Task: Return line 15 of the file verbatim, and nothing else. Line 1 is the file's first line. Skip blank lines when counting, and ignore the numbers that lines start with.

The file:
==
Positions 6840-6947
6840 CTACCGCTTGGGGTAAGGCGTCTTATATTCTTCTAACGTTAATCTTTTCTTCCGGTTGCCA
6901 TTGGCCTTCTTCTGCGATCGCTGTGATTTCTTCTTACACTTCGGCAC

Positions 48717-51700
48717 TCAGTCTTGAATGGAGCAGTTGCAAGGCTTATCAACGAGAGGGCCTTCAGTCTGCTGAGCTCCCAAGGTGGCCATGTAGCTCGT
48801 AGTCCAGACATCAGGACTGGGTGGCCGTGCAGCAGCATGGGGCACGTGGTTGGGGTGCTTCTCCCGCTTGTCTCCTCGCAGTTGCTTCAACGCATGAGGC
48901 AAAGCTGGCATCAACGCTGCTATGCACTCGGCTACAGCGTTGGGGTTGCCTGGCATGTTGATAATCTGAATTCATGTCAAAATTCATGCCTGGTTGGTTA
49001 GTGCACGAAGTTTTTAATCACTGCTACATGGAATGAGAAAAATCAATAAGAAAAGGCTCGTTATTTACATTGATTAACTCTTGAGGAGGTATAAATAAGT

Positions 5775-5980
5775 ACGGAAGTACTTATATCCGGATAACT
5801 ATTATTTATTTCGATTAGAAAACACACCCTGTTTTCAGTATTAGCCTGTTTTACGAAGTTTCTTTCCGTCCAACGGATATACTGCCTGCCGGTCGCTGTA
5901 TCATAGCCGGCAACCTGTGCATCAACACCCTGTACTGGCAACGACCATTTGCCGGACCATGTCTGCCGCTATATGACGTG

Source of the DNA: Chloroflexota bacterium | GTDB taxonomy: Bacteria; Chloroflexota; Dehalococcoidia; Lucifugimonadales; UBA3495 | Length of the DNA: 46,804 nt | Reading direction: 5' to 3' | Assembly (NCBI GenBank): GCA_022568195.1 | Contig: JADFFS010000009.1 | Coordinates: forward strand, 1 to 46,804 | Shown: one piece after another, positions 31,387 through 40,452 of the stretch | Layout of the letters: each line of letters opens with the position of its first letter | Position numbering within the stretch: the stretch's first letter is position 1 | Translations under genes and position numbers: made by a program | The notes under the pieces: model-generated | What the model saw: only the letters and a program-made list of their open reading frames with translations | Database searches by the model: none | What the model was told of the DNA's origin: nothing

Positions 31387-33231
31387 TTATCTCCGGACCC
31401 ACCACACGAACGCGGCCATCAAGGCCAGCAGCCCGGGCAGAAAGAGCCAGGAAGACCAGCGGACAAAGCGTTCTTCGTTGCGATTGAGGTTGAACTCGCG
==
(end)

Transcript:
31387 TTATCTCCGGACCC